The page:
If I were start­ing today, I’d prob­ably prefer not to wait for pub­lic rela­tions entry-level jobs to end up on any of my social feeds. I would try to make dir­ect con­tact with organ­isa­tions that have PR functions.

Here’s a list of places where someone might find entry-level jobs in pub­lic relations:

  • Public rela­tions agen­cies. Many PR firms offer entry-level pos­i­tions such as PR assist­ant, coördin­at­or, or juni­or account executive.
  • In-house com­mu­nic­a­tions depart­ments. Various com­pan­ies, organ­isa­tions, and insti­tu­tions have in-house PR teams that hire entry-level PR pro­fes­sion­als.
  • Nonprofit organ­isa­tions. Nonprofits often have PR depart­ments or hire PR pro­fes­sion­als to man­age their com­mu­nic­a­tions and out­reach efforts.
  • Government agen­cies. Local, state, and fed­er­al gov­ern­ment entit­ies often hire entry-level PR pro­fes­sion­als to handle pub­lic rela­tions and com­mu­nic­a­tions tasks.
  • Corporate com­mu­nic­a­tions teams. Large cor­por­a­tions and busi­nesses typ­ic­ally have ded­ic­ated com­mu­nic­a­tions depart­ments that offer entry-level PR roles.
  • Media out­lets. Newspapers, magazines, tele­vi­sion sta­tions, and online media com­pan­ies may have entry-level pos­i­tions in their PR or com­mu­nic­a­tions departments.
  • Marketing agen­cies. Some mar­ket­ing agen­cies offer PR ser­vices along­side their mar­ket­ing offer­ings, provid­ing oppor­tun­it­ies for entry-level PR roles.
  • Digital mar­ket­ing- and social media agen­cies. With the rise of digit­al PR and social media mar­ket­ing, agen­cies spe­cial­iz­ing in these areas often hire entry-level PR professionals.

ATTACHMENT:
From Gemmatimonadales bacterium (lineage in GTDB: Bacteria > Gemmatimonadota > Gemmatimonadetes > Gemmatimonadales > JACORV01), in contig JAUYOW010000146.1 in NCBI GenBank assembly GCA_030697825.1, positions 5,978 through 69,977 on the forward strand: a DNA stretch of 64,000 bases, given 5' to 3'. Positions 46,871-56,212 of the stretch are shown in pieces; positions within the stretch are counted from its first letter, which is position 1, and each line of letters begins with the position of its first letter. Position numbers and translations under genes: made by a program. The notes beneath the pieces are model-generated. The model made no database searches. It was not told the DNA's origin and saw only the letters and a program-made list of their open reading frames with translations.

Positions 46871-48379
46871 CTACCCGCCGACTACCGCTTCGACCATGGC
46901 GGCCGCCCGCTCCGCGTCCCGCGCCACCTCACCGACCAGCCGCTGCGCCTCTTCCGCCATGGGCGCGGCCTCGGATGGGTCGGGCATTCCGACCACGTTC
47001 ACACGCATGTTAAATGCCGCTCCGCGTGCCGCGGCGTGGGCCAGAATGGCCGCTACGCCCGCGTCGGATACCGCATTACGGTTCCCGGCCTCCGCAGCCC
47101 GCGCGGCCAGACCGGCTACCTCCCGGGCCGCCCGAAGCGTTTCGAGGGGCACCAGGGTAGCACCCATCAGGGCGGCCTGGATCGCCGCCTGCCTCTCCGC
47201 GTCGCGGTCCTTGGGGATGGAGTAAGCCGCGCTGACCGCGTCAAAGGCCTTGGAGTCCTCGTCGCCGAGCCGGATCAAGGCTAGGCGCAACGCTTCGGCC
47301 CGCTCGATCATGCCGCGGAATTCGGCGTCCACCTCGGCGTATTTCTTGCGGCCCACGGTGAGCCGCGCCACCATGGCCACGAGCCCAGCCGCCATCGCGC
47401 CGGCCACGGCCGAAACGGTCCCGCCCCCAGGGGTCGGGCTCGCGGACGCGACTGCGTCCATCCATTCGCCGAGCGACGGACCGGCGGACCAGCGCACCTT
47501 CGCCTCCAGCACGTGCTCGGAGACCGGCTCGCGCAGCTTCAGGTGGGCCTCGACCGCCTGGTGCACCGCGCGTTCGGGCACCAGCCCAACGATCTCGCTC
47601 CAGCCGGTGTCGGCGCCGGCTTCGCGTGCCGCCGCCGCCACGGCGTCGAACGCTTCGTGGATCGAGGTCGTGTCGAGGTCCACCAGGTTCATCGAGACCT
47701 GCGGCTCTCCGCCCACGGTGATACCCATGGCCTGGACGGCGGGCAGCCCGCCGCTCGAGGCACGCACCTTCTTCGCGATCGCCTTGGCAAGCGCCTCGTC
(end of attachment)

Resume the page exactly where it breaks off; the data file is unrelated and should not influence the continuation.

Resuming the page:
• Event plan­ning com­pan­ies. Event plan­ning firms may hire entry-level PR pro­fes­sion­als to assist with pub­lic rela­tions efforts for events and promotions.
  • Educational insti­tu­tions. Colleges, uni­ver­sit­ies, and schools may have PR depart­ments or hire PR pro­fes­sion­als for com­mu­nic­a­tion and out­reach roles.
  • Healthcare organ­isa­tions. Hospitals, clin­ics, and health­care com­pan­ies often have PR depart­ments or hire PR pro­fes­sion­als to man­age their pub­lic image and communications.
  • Technology com­pan­ies. Tech star­tups and estab­lished firms fre­quently hire entry-level PR pro­fes­sion­als to handle media rela­tions and communications.
  • Sports teams and organ­isa­tions. Professional sports teams, leagues, and sports organ­iz­a­tions often have PR depart­ments that hire entry-level staff.
  • Entertainment industry. Film stu­di­os, music labels, tal­ent agen­cies, and enter­tain­ment com­pan­ies may offer entry-level PR pos­i­tions to man­age pub­li­city and promotions.
  • Travel- and hos­pit­al­ity industry. Hotels, resorts, air­lines, and tour­ism boards may have PR depart­ments or hire PR pro­fes­sion­als for com­mu­nic­a­tion roles.
  • Public affairs firms. Public affairs firms spe­cial­ise in gov­ern­ment rela­tions and advocacy and may offer entry-level PR positions.